The police watchdog will investigate how two forces handled the release of information to the media after the death of Ian Tomlinson at the G20 demonstrations.
Mr Tomlinson's family have complained that the Metropolitan Police knew its officers had contact with the newspaper seller before he collapsed and died during the protests on April 1.
They allege that the force issued "misinformation" about the level of contact until a newspaper published a video six days later showing an officer pushing Mr Tomlinson to the ground and hitting him with his baton.
Scotland Yard's first statement about 47-year-old Mr Tomlinson's death was issued late on April 1.
It said officers tried to revive him after being alerted to his collapse by a member of the public, and suggested that some of the protesters hampered their efforts.
The statement read: "A member of the public went to a police officer on a cordon in Birchin Lane, junction with Cornhill, to say that there was a man who had collapsed round the corner.
"That officer sent two police medics through the cordon line and into St Michael's Alley where they found a man who had stopped breathing."
It went on: "The officers took the decision to move him as, during this time, a number of missiles - believed to be bottles - were being thrown at them."
But on April 7 the Guardian newspaper released a video shot by a fund manager from New York which showed Mr Tomlinson being shoved to the ground from behind by a helmeted police officer.
When the footage was slowed down, the officer could be seen apparently using his baton to hit the newspaper vendor on the leg.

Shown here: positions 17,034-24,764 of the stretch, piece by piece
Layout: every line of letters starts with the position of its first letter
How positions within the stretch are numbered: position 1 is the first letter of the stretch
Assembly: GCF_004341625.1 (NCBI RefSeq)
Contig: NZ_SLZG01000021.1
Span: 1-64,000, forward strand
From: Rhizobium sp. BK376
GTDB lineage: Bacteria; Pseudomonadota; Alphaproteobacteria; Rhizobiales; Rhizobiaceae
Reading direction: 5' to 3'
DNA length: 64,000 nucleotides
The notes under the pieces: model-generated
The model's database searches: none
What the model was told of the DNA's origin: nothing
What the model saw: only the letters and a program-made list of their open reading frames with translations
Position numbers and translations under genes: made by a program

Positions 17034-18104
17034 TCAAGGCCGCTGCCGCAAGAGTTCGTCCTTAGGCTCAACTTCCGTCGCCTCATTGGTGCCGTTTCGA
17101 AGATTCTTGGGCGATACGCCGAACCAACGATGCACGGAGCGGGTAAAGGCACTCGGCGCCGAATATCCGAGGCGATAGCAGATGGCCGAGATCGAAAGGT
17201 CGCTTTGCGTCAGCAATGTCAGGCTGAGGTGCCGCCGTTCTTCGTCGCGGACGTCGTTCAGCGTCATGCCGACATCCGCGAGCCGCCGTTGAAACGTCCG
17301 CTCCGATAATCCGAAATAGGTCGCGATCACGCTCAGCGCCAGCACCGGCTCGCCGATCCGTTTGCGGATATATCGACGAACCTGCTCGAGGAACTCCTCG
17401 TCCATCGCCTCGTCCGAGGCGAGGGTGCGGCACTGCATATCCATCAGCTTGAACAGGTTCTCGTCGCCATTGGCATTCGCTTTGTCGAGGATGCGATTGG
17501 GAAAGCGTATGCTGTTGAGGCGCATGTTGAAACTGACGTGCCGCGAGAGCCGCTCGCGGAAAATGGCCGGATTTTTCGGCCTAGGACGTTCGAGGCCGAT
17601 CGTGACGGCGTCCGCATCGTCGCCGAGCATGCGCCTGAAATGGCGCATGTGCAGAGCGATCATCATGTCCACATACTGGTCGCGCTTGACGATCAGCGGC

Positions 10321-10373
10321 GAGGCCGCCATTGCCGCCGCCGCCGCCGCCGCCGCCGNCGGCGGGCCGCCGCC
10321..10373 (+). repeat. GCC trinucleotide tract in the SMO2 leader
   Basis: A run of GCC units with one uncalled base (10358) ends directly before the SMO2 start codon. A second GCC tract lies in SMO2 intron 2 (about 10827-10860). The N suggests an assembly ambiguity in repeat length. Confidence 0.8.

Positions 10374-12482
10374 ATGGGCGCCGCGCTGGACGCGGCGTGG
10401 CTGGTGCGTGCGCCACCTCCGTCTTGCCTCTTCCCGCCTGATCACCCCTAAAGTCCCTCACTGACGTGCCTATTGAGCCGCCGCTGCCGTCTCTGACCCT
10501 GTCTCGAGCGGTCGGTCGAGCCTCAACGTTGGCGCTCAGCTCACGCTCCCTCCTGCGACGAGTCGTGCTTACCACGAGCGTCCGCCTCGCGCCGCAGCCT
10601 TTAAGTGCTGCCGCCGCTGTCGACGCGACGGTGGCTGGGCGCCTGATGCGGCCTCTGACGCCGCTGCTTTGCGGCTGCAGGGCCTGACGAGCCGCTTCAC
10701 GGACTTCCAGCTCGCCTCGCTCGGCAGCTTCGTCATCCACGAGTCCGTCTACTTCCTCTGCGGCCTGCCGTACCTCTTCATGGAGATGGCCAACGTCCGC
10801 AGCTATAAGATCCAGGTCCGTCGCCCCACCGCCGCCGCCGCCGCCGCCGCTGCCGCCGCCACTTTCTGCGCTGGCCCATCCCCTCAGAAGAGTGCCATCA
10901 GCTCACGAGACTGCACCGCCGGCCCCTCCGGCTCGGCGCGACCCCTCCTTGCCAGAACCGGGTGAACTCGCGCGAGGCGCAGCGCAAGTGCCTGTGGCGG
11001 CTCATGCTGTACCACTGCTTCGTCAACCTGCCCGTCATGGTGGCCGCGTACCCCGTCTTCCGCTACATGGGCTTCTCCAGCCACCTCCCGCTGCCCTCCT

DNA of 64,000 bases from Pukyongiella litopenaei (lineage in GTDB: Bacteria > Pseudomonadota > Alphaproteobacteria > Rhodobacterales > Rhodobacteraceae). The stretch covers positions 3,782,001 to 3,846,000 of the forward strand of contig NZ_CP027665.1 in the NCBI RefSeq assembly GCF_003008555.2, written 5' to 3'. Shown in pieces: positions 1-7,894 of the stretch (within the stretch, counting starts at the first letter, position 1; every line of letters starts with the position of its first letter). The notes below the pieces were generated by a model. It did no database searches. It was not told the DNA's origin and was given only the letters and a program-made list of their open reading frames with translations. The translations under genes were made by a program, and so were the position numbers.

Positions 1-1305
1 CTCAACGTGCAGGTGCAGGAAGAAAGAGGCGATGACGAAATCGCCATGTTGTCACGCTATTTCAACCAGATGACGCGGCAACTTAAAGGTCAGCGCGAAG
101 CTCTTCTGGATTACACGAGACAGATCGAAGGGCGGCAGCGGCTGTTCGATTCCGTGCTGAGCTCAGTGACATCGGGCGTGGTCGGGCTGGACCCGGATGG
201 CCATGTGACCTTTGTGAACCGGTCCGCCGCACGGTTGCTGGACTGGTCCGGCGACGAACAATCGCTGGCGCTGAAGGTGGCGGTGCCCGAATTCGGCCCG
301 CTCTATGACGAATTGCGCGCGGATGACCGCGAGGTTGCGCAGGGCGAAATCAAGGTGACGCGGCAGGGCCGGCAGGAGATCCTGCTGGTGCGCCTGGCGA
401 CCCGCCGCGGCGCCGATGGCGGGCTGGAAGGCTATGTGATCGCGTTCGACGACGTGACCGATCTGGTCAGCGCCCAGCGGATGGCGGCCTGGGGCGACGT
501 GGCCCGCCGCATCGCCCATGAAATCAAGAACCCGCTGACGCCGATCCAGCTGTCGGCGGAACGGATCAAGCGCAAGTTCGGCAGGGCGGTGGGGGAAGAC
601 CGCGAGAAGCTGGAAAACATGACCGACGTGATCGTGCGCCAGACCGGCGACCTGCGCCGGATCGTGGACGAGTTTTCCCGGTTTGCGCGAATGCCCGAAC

The Independent Police Complaints Commission (IPCC) said its inquiry would be independent and look at how both the Met and City of London Police handled the media.
It will be separate from the IPCC's ongoing investigation into the circumstances of Mr Tomlinson's death.
IPCC deputy chairman Deborah Glass said: "Not only the Tomlinson family but also many members of the public and MPs have raised with us concerns about whether the police either misinformed the public about the circumstances of Mr Tomlinson's death or failed to correct misinformation about how he died.
"I have therefore decided that, not only will we investigate the family's specific complaint about the content and timing of the Metropolitan Police Service (MPS) media communications on the night of April 1, but that we should also seek to determine, as far as practicable, the state of knowledge that both the MPS and City of London Police had about any police contact with Ian Tomlinson between April 1 2009 and April 7 2009."
The IPCC is also carrying out another three investigations into allegations that officers assaulted members of the public at the G20 protests.
Scotland Yard said in a statement: "The Commissioner has made it clear on a number of occasions that Ian Tomlinson's family deserve, and should expect, answers to their questions in relation to his death.
"It is important that there is a transparent process, which provides clarity as to what the MPS, City of London Police and the IPCC said and knew regarding the circumstances of Ian Tomlinson's death.
"Therefore we welcome the IPCC investigation and will continue to cooperate fully with them."
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